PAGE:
Prev Med. 2021 Oct;151:106681. doi: 10.1016/j.ypmed.2021.106681. Epub 2021 Jun 30.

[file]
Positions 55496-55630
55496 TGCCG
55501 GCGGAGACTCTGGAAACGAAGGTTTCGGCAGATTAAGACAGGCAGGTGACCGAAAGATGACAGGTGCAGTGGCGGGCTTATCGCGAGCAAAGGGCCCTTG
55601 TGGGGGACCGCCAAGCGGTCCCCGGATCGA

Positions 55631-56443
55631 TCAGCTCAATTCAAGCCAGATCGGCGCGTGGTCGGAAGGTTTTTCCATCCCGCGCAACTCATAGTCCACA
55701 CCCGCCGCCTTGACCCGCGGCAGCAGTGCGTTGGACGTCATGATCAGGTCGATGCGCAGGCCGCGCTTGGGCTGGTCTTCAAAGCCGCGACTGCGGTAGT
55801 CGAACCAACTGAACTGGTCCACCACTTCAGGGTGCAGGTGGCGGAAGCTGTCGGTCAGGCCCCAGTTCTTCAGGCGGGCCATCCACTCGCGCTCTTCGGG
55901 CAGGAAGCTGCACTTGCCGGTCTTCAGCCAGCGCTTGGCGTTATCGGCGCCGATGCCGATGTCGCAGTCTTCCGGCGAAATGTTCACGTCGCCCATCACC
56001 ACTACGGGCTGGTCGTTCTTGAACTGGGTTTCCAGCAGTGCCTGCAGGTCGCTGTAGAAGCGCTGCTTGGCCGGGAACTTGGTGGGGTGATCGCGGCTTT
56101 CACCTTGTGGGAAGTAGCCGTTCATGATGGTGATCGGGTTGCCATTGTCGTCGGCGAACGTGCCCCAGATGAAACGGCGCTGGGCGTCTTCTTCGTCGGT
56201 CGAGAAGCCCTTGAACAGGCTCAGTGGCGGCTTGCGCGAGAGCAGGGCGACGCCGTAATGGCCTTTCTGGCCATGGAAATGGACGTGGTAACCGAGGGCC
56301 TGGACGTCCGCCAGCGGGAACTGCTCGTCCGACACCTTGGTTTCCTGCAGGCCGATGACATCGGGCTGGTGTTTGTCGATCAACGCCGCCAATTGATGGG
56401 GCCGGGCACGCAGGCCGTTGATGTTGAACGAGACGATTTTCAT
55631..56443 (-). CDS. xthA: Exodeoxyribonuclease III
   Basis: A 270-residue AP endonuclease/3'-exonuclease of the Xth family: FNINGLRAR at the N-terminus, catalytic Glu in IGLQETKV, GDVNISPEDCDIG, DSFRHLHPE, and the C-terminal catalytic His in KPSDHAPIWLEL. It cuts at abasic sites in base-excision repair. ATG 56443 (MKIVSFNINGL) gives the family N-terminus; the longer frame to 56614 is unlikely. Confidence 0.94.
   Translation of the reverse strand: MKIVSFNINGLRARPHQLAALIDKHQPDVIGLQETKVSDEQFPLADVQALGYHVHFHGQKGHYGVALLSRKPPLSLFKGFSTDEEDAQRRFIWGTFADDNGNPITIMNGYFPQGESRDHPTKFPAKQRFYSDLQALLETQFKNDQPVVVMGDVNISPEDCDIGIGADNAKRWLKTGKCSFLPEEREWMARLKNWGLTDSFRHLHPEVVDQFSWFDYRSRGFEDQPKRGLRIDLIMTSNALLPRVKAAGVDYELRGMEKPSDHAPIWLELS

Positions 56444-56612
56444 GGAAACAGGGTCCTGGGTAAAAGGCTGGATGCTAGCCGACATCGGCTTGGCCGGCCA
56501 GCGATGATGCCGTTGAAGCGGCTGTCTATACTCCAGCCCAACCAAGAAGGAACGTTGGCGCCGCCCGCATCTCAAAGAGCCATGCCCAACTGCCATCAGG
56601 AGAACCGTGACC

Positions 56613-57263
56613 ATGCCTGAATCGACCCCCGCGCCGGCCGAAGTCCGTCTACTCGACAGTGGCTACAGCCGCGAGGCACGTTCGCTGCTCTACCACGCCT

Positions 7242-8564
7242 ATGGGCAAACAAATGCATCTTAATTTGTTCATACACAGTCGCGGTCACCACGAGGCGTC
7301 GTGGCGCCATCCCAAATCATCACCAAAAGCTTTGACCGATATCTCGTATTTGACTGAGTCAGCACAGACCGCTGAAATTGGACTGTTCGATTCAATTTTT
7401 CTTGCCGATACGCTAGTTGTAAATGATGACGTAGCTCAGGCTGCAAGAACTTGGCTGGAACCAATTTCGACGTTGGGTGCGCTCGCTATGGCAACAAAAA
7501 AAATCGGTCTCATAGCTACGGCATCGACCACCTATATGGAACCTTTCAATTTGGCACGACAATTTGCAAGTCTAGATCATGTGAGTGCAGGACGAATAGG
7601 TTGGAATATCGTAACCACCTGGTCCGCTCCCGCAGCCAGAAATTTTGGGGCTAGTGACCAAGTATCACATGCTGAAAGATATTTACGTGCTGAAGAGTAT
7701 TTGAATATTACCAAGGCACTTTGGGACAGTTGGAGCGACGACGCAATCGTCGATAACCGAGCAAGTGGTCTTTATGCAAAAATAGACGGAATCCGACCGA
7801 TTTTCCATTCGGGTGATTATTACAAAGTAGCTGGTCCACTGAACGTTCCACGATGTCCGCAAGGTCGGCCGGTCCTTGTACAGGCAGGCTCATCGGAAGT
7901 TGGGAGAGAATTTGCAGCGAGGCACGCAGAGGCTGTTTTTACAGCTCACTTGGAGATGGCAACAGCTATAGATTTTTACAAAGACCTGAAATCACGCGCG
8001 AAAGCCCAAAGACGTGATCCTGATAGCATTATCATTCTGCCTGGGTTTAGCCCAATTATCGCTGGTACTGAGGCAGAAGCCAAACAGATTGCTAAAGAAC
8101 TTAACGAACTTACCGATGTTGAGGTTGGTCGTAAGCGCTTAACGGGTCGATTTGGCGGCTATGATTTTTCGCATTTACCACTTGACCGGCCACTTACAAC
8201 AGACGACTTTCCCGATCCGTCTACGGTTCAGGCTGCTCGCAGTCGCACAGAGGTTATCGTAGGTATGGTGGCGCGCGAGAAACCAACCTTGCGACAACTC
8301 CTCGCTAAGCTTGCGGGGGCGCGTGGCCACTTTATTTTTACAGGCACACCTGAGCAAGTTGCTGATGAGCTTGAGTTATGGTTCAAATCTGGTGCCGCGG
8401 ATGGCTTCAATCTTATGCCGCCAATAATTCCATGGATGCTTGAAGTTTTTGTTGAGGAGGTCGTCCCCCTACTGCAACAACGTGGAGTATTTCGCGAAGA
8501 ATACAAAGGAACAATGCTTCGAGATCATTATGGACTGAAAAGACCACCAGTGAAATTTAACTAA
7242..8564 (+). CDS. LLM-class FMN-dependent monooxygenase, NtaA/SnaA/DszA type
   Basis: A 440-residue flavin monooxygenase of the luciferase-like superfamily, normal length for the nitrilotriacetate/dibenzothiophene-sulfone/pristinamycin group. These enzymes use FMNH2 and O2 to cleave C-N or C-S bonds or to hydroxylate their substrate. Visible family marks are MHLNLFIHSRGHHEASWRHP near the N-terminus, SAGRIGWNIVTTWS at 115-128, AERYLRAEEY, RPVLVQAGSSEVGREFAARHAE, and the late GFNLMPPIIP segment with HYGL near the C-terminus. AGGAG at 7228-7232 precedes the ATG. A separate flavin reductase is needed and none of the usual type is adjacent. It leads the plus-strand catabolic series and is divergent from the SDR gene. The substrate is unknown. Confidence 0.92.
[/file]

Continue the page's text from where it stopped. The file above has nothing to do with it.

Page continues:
The COVID-19 pandemic has contributed to decreases in breast, colorectal, and cervical cancer screenings between 86 and 94% compared to three-year averages. These postponed screenings have created backlogs that systems will need to address as healthcare facilities re-open for preventive care. The American Cancer Society is leading a 17-month intervention with 22 federally qualified health centers (FQHCs) across the United States aimed at reducing cancer incidence and mortality disparities and alleviating additional strain caused by COVID-19. This study describes COVID-related cancer screening service disruptions reported by participating FQHCs. Selected FQHCs experienced service disruptions and/or preventive care cancellations due to COVID-19 that varied in severity and duration. Fifty-nine percent stopped cancer screenings completely. Centers transitioned to telehealth visits or rescheduled for the future, but the impact of these strategies may be limited by continued pandemic-related disruptions and the inability to do most screenings at home; colon cancer screening being the exception. Most centers have resumed in-person screening, but limited in person appointments and high levels of community transmission may reduce FQHC abilities to provide catch-up services. FQHCs provide critical cancer prevention services to vulnerable populations. The delivery of culturally competent, high-quality healthcare can mitigate and potentially reverse racial and ethnic disparities in cancer prevention testing and treatment. Ensuring and expanding access to care as we move out of the pandemic will be critical to preventing excess cancer incidence and mortality in vulnerable populations.